Yada Yada “21st Century” Blah Blah.

futureWe are about to see the various and sundry predictions about 2009 come our way in a few weeks. Some brave souls will tread out from 2009 and prognosticate about the coming decade. Then there are those not satisfied with tens of years…they will shoot for the whole 21st century. Just this week, I’ve seen at least half a dozen speech titles, mission statements, and slogans which have used the term 21st Century. The Partnership for 21st Century Skills, Burns’ Media Lab, Yale’s 21C educational program, and Sir Ken Robinson come to mind without having to do too much remembering. Heck, someone’s even written a brief History(!) of the 21st Century already.

I understand what they are going for, i.e. foreword thinking, big visioning, global proclamations, rewiring education for the future, etc. I don’t begrudge the aspirational futurity of those using it. It’s just that, well, “21st Century” is kind of losing it’s vibe as an impactful phrase. I’m sure the “toothpaste” of the 21st century is right around the corner.

In 1998, just nano-parsecs from the actual turn of the 21 century, I worked for Houghton Mifflin as a Creative Director in technology. Their “21st century” goal was to to be the web portal for educators, elementary school educators in particular. We went to the 2000 FECC conference in Florida, where educators meet new technology. A few booths downschool districts at FECC had their own websites, programmed by middleschoolers. I had a kind of out-of-body experience. I saw the future of our company’s technology strategy, THE 21st century initiative, being executed by 14 year olds.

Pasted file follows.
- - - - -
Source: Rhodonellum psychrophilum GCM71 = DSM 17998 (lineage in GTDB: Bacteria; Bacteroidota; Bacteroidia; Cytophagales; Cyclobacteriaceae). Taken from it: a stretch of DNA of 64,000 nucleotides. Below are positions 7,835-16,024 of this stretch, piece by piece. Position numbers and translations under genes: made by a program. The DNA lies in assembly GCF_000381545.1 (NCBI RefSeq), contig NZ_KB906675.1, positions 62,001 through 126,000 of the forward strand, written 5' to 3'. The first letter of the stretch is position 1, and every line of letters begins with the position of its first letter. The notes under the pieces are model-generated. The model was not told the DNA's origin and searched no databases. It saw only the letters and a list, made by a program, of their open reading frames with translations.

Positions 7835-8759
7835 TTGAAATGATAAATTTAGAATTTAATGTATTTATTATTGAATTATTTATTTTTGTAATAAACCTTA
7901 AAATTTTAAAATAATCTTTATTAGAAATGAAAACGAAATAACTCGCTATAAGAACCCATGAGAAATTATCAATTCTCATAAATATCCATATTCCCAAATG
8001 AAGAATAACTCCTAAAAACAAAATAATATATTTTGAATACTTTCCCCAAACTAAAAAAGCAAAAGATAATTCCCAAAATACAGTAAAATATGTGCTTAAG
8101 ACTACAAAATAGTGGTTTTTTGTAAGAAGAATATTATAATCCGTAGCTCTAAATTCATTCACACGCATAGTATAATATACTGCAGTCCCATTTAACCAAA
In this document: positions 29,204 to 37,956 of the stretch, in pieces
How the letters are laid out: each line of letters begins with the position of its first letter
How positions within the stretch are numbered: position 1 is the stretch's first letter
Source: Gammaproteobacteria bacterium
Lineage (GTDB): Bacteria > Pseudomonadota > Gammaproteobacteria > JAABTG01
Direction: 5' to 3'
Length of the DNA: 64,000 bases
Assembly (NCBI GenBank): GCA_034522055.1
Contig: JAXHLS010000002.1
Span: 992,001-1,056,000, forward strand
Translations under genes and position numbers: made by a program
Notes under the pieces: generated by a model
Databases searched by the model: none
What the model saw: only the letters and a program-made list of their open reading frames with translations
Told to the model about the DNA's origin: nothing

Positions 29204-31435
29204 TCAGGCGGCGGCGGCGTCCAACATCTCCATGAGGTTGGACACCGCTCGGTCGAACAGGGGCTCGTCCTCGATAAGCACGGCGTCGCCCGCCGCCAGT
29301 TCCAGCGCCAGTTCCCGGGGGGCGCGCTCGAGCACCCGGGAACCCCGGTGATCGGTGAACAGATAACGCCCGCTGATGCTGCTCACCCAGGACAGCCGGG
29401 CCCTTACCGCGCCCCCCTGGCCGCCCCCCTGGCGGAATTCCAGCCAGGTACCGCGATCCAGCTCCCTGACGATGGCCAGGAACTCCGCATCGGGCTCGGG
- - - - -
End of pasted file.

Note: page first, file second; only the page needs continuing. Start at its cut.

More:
I quit within one month. Ever since, I’ve been on my own, using technology to help major and minor companies, helping them adapt, respond, and retrofit to changes in communication technology. I have no idea what next year holds. Sometimes I’m flummoxed by next week’s innovation. I can guess what’s coming next, but chances are, I’ll be wrong. So to speak of the 21st Century is a bit dodgy. 

On the side of those looking to predict, influence, or otherwise proclaim their place in the 21st Century, look at this list of predictions from the Ladies Home Journal 1900. I was gobsmacked the prescient ones. The second to the last has just now happened. Turns out sometimes our “century” predictions come close. But I’m still nervous about next week. 

Automobiles will be cheaper than horses are today.
Liquid-air refrigerators will keep great quantities of food fresh for long intervals.
Huge forts on wheels will dash across open spaces at the speed of express trains of today. They will make what is now known as cavalry charges.
Hot or cold air will be turned on from spigots to regulate the temperature of a house as we now turn on hot or cold water from spigots to regulate the temperature of a bath.
Man will see around the world. Persons and things of all kinds will be brought within focus of cameras connected electronically with screens at the opposite ends of circuits, thousands of miles at a span.
Electric currents applied to the soil will make valuable plants grow larger and faster, and will kill troublesome weeds. Rays of colored light will hasten the growth of many plants.
Wireless telephone and telegraph circuits will span the world.
There will be no street cars in our large cities. All hurry traffic will be below or high above the ground…These underground or overhead streets will teem with capacious automobile passenger coaches and freight wagons with cushioned wheels….Cities, therefore, will be free from all noises.
Photographs will be telegraphed from any distance.
Not only will it be possible for a physician to see a living, throbbing heart inside the chest, but he will be able to magnify and photograph any part of it. This work will be done with rays of invisible light.
Fast electric ships, crossing the ocean at more than a mile a minute, will go from New York to Liverpool [England} in two days.
There will be Air-Ships, but they will not successfully compete with surface cars and water vessels for passenger or freight traffic.
Grand Opera will be telephoned to private homes, and will sound as harmonious as though enjoyed from a theater box.
Pneumatic tubes, instead of store wagons, will deliver packages and bundles.

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